Are you interested in clinical effectiveness? Do you have a desire or need to keep up-to-date on information related to the prevention and treatment of diseases or conditions? Have you taken a look at PubMed Health recently?
PubMed Health specializes in reviews of clinical effectiveness research, with easy-to-read summaries for consumers as well as full technical reports for researchers and clinicians. To state it simply, clinical effectiveness research seeks to answer the question, “What works?” in medical and health care.
PubMed Health is a service provided by the National Center for Biotechnology Information (NCBI) at NLM, in partnership with a number of other institutions including AHRQ, Cochrane, NHLBI and NCI at NIH. In addition to the great information on health topics from A-Z, drugs from A-Z, and more, PubMed Health offers ways to stay informed on the news with two RSS feeds: Featured Reviews and Behind the Headlines.
If you’d like to learn more about this fantastic resource and using it to find systematic reviews, register for the upcoming webinar on Friday, June 10. This free 30-minute webinar is provided by the NLM Training Office.
Have you tried Google Slides? I don’t use it on a regular basis, but I just learned about a new feature called Q & A. Q&A is designed to let audience members ask questions during a presentation (anonymously, if they prefer).
What’s so novel about that you ask? Students use their smartphone or other smart device to submit questions to the instructor at any point. OK, but what else can Q & A do? As questions are submitted via a shared URL, students “like” questions that they what to know the answer to. The instructor sees, in real-time, which questions are most important to the audience.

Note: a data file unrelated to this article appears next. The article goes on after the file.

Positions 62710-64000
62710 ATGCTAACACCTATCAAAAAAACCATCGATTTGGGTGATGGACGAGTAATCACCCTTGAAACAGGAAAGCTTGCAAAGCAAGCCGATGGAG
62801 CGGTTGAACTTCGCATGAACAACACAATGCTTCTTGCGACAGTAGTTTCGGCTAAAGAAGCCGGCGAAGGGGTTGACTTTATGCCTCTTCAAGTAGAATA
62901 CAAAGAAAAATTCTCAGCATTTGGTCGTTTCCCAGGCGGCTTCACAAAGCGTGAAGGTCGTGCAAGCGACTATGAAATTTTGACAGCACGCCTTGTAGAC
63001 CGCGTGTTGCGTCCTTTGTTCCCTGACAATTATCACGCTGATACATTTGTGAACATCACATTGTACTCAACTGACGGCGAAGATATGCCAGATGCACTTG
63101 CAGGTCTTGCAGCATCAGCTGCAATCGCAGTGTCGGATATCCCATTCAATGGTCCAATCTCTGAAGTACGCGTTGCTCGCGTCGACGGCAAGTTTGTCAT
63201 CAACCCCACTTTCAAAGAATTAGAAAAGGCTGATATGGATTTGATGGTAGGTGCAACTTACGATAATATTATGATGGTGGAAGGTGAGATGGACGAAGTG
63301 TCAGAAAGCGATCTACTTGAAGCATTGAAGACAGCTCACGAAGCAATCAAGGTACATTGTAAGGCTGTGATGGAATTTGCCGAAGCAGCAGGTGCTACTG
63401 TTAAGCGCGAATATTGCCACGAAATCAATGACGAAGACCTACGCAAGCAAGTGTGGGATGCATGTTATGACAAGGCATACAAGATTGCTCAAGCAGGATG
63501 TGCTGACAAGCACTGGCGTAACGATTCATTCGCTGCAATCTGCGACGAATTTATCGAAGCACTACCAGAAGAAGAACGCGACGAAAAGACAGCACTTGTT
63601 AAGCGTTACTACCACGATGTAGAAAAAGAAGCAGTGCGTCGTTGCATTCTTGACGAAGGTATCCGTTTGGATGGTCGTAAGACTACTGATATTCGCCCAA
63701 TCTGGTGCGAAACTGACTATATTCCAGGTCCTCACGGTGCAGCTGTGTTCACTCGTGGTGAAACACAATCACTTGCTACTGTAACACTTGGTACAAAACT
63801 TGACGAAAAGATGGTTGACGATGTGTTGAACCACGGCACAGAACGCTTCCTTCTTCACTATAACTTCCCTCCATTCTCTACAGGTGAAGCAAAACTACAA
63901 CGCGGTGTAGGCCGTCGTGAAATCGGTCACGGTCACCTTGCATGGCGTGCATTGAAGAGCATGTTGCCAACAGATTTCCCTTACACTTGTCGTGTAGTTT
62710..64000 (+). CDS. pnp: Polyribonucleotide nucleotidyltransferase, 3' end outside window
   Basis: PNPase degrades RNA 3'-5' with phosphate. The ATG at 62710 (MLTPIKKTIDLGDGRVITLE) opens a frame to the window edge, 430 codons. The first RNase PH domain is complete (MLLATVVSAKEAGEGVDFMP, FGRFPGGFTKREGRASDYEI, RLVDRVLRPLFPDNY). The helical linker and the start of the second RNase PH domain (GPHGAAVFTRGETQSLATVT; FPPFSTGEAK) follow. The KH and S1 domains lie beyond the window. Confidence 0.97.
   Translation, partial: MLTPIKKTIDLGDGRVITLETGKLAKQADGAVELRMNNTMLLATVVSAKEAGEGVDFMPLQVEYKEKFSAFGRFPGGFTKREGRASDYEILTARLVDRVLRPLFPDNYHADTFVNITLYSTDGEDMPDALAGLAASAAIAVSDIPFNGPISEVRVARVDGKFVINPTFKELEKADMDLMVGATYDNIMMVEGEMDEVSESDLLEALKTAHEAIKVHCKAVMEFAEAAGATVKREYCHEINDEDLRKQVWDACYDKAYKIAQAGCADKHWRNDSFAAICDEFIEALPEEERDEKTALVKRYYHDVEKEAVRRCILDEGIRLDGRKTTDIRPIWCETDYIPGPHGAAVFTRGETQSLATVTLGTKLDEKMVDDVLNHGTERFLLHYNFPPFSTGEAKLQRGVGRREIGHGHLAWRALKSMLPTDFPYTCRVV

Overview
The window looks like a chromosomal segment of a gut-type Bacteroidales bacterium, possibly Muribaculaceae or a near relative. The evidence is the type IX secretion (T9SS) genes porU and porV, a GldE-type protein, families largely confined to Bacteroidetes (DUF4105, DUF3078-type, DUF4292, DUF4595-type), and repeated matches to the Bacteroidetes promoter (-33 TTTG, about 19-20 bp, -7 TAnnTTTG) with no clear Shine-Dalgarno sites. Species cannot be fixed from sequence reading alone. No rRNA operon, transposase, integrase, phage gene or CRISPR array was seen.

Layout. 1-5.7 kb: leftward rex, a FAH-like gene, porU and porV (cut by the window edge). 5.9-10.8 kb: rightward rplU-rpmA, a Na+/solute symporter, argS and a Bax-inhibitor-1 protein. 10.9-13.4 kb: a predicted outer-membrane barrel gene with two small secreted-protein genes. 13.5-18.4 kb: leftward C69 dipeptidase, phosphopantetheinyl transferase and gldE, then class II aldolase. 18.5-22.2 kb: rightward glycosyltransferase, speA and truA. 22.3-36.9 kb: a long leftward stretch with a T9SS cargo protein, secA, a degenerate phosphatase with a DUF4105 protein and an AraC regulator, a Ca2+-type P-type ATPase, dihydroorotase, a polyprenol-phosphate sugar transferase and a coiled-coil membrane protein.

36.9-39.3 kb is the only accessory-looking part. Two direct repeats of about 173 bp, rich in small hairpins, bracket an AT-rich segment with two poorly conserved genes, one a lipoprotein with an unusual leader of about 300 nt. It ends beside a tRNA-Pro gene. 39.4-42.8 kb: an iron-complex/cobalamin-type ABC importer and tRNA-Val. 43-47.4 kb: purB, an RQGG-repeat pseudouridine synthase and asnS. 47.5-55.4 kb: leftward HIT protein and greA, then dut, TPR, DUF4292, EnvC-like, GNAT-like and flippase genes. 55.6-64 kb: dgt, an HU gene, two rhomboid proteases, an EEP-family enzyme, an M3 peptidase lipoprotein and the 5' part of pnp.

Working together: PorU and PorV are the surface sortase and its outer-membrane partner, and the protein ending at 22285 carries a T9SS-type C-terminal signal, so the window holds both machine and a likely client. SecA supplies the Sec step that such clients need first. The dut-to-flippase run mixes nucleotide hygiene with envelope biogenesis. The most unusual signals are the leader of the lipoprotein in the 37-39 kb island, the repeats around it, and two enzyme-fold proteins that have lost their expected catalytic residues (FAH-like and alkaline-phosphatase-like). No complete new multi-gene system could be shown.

What are some ways to use the Q & A feature in Google Slides?
Can be used for in-person and online sessions
Fosters inclusion for remote participants
Students can ask questions when they come to mind
Gauge knowledge; Who knows what in the “room”?
Use instead of traditional chat box as a way to moderate chat
More and more U.S. adults are turning to the Internet for health information. A recent graph published in MMWR by the CDC shows that during 2012-2014, 33-49% of adults reported looking up health information on the Internet during the previous 12 months. The percentage was highest among adult residents of large fringe metropolitan counties and lowest among adult residents of rural counties. Where did people go to find this information? According to the Pew Research Center, “73% of all those ages 16 and over say libraries contribute to people finding the health information they need.” There is little question that librarians of all types will continue to play a role in helping to connect users to the health information they desire.
Your Regional Medical Library is a great source of ideas and training on how to help your users locate the authoritative information they need through National Library of Medicine resources and databases. And, the National Library of Medicine Training Center provides in-person and online training to keep your knowledge and skills up-to-date. Check out the calendar of upcoming training events you might be able to take advantage of in the new year. A number of self-paced tutorials and recordings from selected training sessions, including PubMed and TOXNET, and also available.